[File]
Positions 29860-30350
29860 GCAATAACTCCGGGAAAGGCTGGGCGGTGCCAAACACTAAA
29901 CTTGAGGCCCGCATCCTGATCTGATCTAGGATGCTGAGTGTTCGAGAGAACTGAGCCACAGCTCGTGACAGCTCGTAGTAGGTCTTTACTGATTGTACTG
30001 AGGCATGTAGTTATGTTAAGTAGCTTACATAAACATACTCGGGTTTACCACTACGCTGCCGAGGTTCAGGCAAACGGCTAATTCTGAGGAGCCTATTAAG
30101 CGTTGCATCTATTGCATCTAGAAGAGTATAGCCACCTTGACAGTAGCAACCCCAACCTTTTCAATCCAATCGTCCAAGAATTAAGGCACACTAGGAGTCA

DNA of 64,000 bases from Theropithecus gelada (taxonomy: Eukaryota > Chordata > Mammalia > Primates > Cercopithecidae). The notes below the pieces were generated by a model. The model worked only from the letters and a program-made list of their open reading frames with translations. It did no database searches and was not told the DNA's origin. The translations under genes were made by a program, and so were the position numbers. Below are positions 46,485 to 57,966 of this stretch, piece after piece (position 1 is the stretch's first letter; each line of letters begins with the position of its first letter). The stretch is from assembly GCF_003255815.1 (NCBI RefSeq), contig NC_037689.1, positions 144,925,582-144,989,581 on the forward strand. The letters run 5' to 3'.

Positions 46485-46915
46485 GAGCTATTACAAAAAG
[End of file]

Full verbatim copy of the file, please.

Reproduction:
Positions 29860-30350
29860 GCAATAACTCCGGGAAAGGCTGGGCGGTGCCAAACACTAAA
29901 CTTGAGGCCCGCATCCTGATCTGATCTAGGATGCTGAGTGTTCGAGAGAACTGAGCCACAGCTCGTGACAGCTCGTAGTAGGTCTTTACTGATTGTACTG
30001 AGGCATGTAGTTATGTTAAGTAGCTTACATAAACATACTCGGGTTTACCACTACGCTGCCGAGGTTCAGGCAAACGGCTAATTCTGAGGAGCCTATTAAG
30101 CGTTGCATCTATTGCATCTAGAAGAGTATAGCCACCTTGACAGTAGCAACCCCAACCTTTTCAATCCAATCGTCCAAGAATTAAGGCACACTAGGAGTCA

DNA of 64,000 bases from Theropithecus gelada (taxonomy: Eukaryota > Chordata > Mammalia > Primates > Cercopithecidae). The notes below the pieces were generated by a model. The model worked only from the letters and a program-made list of their open reading frames with translations. It did no database searches and was not told the DNA's origin. The translations under genes were made by a program, and so were the position numbers. Below are positions 46,485 to 57,966 of this stretch, piece after piece (position 1 is the stretch's first letter; each line of letters begins with the position of its first letter). The stretch is from assembly GCF_003255815.1 (NCBI RefSeq), contig NC_037689.1, positions 144,925,582-144,989,581 on the forward strand. The letters run 5' to 3'.

Positions 46485-46915
46485 GAGCTATTACAAAAAG